For faculty and staff

Watch your words: 40 ways to improve your writing

When writing, how you say it is as important as what you say. The following word combinations and phrases often clutter sentences and create confusion in the meaning. Watch out for the following:

And also Redundant

And/or Outside of the legal world, this construction is neither necessary nor logical. Use one or the other.

As to whether The single word "whether" will suffice.

Basically, essentially, totally These words seldom add anything useful to a sentence. Try the sentence without them, and almost always, the sentence will improve.

Being that or being as Non-standard substitute for "because."

Considered to be Eliminate "to be."

Due to the fact that Did you mean "because"? "Due to" is acceptable after a linking verb (The team's failure was due to illness among the stars.)

Each and every One or the other, but not both.

Equally as Something can be "equally important" or "as important as."

Etc. Provide one more example to suggest that you could have written more but chose not to.

Firstly, secondly, thirdly Number items with first, second, third.

Got Use "have," "received" or another appropriate verb in its place.

Had ought or hadn't ought Eliminate the auxiliary verb "had."

He/she Becomes obtrusive when used often. Pluralize to avoid gender-specific pronouns.

Interesting One of the least interesting words in English. If you show us why something is interesting, you're doing your job.

In terms of Can be eliminated without losing the meaning of the sentence.

Irregardless Non-standard form of "regardless."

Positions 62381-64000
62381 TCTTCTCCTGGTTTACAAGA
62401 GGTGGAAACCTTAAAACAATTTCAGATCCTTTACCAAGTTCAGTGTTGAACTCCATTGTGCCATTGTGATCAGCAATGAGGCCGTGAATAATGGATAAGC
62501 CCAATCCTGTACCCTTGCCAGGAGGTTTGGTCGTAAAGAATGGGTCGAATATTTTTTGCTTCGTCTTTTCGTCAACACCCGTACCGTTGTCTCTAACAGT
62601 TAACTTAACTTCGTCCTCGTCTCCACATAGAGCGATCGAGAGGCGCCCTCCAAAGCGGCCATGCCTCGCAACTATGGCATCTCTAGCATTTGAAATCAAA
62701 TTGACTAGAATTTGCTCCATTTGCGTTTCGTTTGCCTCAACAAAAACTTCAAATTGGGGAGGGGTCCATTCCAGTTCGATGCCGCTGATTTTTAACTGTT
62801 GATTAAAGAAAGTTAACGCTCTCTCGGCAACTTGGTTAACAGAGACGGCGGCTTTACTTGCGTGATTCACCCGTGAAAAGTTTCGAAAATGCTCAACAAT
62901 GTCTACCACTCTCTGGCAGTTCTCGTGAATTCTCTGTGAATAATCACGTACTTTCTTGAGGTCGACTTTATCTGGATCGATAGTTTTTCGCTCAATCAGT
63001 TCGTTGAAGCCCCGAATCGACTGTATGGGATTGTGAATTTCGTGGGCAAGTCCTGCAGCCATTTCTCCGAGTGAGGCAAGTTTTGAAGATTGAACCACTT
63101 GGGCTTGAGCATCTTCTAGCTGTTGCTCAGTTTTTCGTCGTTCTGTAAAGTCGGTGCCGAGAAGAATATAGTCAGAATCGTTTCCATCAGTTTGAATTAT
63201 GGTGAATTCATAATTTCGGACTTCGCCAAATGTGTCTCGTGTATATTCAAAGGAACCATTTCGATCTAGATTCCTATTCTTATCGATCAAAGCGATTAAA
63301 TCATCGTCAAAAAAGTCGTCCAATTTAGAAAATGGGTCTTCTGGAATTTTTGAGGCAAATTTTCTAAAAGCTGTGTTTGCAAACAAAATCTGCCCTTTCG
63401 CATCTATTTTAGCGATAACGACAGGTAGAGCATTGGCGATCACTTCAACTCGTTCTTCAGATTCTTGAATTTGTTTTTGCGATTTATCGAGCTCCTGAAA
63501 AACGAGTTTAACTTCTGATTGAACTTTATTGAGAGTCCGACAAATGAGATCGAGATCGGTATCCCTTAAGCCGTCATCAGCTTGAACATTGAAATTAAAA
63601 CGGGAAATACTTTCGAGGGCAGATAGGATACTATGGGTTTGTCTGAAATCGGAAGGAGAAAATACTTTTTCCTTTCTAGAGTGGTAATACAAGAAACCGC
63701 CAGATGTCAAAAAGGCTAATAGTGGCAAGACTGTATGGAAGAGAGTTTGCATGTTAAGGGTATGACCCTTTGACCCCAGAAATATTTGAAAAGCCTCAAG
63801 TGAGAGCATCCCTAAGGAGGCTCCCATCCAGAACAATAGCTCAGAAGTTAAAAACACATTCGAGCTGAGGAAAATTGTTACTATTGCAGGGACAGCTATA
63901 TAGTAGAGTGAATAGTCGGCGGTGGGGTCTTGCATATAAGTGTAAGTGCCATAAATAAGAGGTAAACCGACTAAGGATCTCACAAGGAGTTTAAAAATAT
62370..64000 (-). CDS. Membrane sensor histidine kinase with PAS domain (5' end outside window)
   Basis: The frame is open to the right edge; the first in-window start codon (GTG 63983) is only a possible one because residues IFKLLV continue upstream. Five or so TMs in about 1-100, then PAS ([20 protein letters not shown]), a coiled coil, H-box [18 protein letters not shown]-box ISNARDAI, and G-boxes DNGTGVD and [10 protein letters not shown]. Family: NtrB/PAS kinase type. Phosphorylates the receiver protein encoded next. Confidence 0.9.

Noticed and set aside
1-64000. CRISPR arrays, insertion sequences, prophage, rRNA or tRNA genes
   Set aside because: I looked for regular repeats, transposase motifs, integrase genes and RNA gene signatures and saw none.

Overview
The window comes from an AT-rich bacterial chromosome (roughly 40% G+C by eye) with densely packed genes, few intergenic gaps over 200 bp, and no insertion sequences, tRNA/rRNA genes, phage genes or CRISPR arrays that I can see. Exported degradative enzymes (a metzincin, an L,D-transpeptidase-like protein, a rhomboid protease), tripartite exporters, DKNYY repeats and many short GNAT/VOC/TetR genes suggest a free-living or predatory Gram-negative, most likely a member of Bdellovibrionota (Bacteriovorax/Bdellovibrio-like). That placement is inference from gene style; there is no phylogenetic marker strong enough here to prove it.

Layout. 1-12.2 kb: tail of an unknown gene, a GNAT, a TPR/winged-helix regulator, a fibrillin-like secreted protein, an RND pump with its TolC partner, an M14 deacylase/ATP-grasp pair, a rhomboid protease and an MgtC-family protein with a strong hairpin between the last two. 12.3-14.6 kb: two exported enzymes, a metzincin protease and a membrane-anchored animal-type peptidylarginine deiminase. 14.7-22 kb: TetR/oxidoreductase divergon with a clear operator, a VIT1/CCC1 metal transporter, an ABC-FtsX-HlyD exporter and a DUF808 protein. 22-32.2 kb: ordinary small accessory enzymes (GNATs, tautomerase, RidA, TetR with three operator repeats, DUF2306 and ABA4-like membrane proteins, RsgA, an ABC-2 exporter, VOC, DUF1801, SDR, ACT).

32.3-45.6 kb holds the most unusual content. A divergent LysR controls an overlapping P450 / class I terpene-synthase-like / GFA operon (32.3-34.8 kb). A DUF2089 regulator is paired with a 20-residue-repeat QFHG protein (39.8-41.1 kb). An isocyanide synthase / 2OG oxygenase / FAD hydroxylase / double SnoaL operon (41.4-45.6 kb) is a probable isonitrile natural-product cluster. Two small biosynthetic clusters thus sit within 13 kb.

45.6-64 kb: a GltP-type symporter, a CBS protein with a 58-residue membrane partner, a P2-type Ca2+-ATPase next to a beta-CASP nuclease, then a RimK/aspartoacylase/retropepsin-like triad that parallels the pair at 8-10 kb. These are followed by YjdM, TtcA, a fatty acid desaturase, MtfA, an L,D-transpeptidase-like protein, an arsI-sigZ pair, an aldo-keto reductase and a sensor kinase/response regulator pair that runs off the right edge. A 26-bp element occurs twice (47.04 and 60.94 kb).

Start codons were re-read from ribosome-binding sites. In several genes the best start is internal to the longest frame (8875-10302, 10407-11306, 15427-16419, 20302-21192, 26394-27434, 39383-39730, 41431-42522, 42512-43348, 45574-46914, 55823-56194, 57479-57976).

Just Use only when you need it, as in just the right amount.

Kind of or sort of Substitute somewhat, rather or slightly.

Literally Generally used in a manner meaning "figuratively." Better not to use either word.

Lots or lots of Use "many" or "much" in formal writing. Remember, "lots" of something countable are plural and "a lot of" is three words.

Nature When used to describe a type or characteristic, eliminate "nature," ex.:  Movies of a violent nature are probably just violent movies.

Necessitate It's hard to imagine a situation that would necessitate the use of this word.

Of Don't write "would of," "should of," "could of" when you mean "would have," "should have," "could have."

On account of Use "because."

Only Look out for placement, e.g., "He only kicked that ball ten yards" vs. "He kicked that ball only ten yards."

Orientate or Administrate People become oriented or administer.

Per Use "according to," except in technical specifications.

Plus Misused as a conjunction, when "and" is appropriate.

Point in time Use "now."

Previous Use "earlier" or nothing at all.

So as to A simple "to" will do.

Suppose to, use to The hard "d" sound in supposed to and used to disappears in pronunciation; it shouldn't disappear in spelling.

The reason why Use "because."

Thru Use "through."

'Til Use "until" or "till."

Try and Lose the "and."

Thusly Use "thus" or "therefore."

Utilize "Use" will suffice.

Very, really, quite Intensifiers rarely add anything useful. Eliminate them from your writing.